Along with the first hints of summer came Filmfest Hamburg’s (FFHH) initial press notice – es ist unterwegs (it’s underway). Each ensuing update and announcement was more enticing. In May the special sections were announced; end of June proclaimed their first film choices; the press team was introduced in July, and the festival’s trailer hit local cinemas in August. Mid-August heralded a request to applicants aspiring to journalistic or industry accreditation. Early September FFHH held its press conference. Then, the week of Herbstanfang (beginning of fall) tents were erected and trailers parked next to Abaton, a festival cinema. With this build-up, it’s more exciting than Santa’s arrival. But, what about all those films and where they come from?
Interviewing Jens Geiger, program department, and Ulrich Ortlieb, press department (page ---), was eye-opening. One thing most film festivals have in common is the winding-down phase. Stress and sleep deprivation calls for rest and relaxation the day after a festival. Followed by necessary office duties: thank you notes, returning or sending films to pre-designated destinations, etc. Next precedence is finding films for next year’s festival.
Early 2014 the program department, under Kathrin Kohlstedde’s command attended film festivals (Rotterdam, the Netherlands and Göteborg, Sweden), the Berlinale film market—markets run during some festivals but aren’t open to the public, and had opportunities to talk to other industry professionals. May’s Festival de Cannes is the biggest market for them—five attended this year—to get a “pretty good” idea of likely film subjects and content. Although not a prerequisite, films shown at Cannes generate more attention. But, a world premiere outshines even Cannes (in selling tickets). “It’s always nice if you’re the one who found the film,” Jens points out. Sometimes a film’s screening at another, especially European, festival makes an imprint on audiences. By now, FFHH’s people had talked a lot comparing notes, and whittled down possibilities regarding the types of films they wanted. Henceforth, at festivals they looked specifically for films with a certain organic structure.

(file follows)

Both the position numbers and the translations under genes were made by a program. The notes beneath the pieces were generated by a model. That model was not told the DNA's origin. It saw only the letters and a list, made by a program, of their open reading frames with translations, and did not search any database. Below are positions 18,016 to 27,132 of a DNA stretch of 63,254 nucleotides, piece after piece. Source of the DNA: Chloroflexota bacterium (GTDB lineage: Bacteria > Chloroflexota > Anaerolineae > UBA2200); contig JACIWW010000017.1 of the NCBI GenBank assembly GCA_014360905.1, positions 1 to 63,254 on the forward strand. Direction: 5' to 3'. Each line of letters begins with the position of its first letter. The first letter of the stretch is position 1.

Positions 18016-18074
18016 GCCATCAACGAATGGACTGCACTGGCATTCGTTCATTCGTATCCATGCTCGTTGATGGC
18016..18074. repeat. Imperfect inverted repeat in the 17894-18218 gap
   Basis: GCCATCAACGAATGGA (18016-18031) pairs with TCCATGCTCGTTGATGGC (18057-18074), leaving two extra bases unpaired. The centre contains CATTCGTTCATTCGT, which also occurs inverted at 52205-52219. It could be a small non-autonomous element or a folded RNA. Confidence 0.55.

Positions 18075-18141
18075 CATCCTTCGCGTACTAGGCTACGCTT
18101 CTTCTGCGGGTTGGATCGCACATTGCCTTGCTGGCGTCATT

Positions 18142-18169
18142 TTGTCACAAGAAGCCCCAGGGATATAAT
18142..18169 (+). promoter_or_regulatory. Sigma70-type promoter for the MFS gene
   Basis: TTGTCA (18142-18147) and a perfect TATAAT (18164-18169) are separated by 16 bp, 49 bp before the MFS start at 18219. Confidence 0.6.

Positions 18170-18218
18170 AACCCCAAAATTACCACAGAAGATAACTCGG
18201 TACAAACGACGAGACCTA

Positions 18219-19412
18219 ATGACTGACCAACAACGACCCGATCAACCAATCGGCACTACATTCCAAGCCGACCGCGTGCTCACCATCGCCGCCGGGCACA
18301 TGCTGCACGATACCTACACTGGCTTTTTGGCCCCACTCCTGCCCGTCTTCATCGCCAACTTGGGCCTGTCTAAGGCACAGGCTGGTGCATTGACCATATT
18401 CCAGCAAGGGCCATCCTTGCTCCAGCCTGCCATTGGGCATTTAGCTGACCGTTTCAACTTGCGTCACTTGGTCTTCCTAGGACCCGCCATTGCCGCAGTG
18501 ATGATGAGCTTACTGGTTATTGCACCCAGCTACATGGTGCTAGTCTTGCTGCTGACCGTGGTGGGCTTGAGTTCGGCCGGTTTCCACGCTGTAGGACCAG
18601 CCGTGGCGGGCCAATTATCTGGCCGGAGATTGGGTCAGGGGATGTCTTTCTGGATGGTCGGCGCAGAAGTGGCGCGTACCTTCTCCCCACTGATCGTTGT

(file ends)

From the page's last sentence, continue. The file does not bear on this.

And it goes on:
Submissions, accepted between January and July, were watched as they arrive. Having no submission fee, FFHH gets hundreds and hundreds: more submissions, less boundaries, but the same number of people to watch them. This year’s film selection team consisted of six persons: four for FFHH and Michel two. Each film’s watched at least 20 minutes; if unsure, the film’s given to another member to watch. 2014 was a strong year for films submitted, i.e. films that were rejected this year would’ve been accepted in a weaker year.
By mid-July at least 60 of the 143 films (from 49 countries) shown this year were chosen. Slots were kept open for any film screened at another festival they knew was coming. Also, they watched for certain candidates, such as directors whose work they like or have shown in the past, or new releases. With the festival’s opening on the horizon, the programmers had to get tougher; the festival catalogues couldn’t go to press until they had this information. And once chosen, every film had two public screenings during Hamburg’s 22nd film festival that ran September 25 through October 4. Audiences are becoming savvier. “We’re talking about the idea we, as programmers, have about films after seeing films every day, and moviegoers. I think we’re getting closer,” sums up Jens nicely.